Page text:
Before I married, at age forty-one (yes for the first time), I had just about had it up to here with friends patting me on the shoulder and saying, “You’ll just know.” They were trying to make me feel better by telling me I would know when the right person came along. They were assuming that the right person would show up, even though my father taught me early on that there are no guarantees in life. I never dreamed of a knight on a horse, or even a banker in a Buick. So my friends thought they were making me feel better when I didn’t even feel bad to start with. I did, however, often feel worse after they fussed over my singlehood all the while regaling me with stories of their idyllic couplings and pictures of their perfect children.
It didn’t seem like the end of the world to me that I might live my whole life without marriage. I suspected it would be more fun with a partner, and there were Friday nights when I felt desperately sorry for myself, but I did not consider pairing up a prerequisite for a fulfilling and happy life.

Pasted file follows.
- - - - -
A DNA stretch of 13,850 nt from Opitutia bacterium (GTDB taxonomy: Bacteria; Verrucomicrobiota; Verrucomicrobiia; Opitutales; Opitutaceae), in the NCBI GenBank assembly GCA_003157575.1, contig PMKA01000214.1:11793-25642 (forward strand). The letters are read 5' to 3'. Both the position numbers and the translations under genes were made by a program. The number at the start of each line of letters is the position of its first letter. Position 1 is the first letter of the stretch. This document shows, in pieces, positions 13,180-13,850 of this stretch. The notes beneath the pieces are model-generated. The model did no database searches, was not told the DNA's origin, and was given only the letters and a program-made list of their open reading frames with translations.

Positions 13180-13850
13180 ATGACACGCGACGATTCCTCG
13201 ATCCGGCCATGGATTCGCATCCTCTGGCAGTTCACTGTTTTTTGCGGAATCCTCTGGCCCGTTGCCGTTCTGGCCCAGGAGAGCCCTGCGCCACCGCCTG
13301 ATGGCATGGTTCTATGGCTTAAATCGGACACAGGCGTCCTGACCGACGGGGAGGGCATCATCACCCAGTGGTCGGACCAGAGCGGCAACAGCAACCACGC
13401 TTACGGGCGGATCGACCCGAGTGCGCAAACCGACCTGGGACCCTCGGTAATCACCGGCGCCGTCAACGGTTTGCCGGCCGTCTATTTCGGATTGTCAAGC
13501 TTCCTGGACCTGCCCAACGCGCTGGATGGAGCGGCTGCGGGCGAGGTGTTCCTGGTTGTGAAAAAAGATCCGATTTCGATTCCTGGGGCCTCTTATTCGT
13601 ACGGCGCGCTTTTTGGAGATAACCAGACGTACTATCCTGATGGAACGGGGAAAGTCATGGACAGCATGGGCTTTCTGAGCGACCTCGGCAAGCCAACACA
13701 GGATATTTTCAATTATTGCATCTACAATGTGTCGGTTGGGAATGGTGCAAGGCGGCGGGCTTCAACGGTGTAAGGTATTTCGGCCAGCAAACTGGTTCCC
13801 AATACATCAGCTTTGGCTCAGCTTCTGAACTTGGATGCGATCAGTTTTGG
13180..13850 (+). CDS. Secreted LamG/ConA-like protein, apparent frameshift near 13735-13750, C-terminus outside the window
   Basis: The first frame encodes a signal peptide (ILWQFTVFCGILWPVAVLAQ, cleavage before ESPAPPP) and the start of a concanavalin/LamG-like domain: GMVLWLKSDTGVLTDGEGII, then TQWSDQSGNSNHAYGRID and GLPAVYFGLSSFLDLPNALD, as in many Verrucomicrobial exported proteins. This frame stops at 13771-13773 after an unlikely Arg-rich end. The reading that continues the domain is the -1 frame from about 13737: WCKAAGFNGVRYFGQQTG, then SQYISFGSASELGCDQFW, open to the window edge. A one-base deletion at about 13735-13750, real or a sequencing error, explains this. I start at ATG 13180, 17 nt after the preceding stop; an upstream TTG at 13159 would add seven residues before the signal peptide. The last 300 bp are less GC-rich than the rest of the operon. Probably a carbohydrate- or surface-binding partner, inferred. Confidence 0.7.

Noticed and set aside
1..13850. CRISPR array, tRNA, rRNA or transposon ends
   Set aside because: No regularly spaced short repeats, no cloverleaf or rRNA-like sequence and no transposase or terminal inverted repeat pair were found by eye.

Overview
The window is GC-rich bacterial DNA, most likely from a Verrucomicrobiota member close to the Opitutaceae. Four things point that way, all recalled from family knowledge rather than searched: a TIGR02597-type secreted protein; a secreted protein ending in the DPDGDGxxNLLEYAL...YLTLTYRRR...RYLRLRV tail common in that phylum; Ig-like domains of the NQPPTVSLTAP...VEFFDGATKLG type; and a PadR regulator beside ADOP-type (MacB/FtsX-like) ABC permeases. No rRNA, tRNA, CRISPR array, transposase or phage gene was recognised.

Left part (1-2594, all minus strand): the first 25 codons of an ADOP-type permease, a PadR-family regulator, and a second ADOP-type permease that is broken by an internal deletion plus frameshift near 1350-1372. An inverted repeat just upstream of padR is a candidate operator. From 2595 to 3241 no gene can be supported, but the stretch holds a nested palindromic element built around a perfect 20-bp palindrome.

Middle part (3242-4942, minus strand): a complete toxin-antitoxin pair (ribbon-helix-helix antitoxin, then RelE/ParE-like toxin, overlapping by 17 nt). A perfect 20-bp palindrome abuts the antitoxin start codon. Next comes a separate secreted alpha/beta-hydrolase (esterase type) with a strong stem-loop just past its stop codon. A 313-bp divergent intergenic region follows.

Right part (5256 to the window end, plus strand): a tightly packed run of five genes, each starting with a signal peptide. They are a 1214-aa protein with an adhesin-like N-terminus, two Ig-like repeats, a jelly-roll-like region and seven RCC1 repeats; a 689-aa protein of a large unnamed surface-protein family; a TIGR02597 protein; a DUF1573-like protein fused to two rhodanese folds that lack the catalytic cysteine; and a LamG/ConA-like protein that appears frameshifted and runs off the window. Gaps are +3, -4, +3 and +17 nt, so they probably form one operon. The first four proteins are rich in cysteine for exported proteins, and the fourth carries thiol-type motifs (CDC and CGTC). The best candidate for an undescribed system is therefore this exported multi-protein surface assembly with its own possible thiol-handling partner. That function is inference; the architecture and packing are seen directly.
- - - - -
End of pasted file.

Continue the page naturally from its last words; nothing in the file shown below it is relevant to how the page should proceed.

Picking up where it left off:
“Why haven’t you married?” people would ask me. This seemed to me a preposterous question, one that answered itself. I hadn’t married because the right opportunity had not presented itself. The crush from high school didn’t ask, and I didn’t trust—or love—the one who proposed in my twenties. Plus, I think he was drunk at the time.
“Maybe you’re expecting too much,” friends would say, when all I really expected of myself was not to marry for the wrong reasons.
“What are you looking for?” they would surely inquire, and this one I had an answer for: Someone who cares whether I get home safe and sound. Someone besides my parents. I had often joked that the man who said these words to me, preferably while holding me close or leaning in to kiss me, would be the one: “Call me when you get home so I know you’re okay.”
So when, a few days after our first date, as I was preparing to leave my hometown where I was visiting and return to Nashville, where I live, Precious tapped on the driver’s side window as he stood in the parking lot of the coffee shop where he’d bought me a “sweet roll” for breakfast and said, “Please call me the minute you get to Nashville so I won’t worry about you,” I just knew.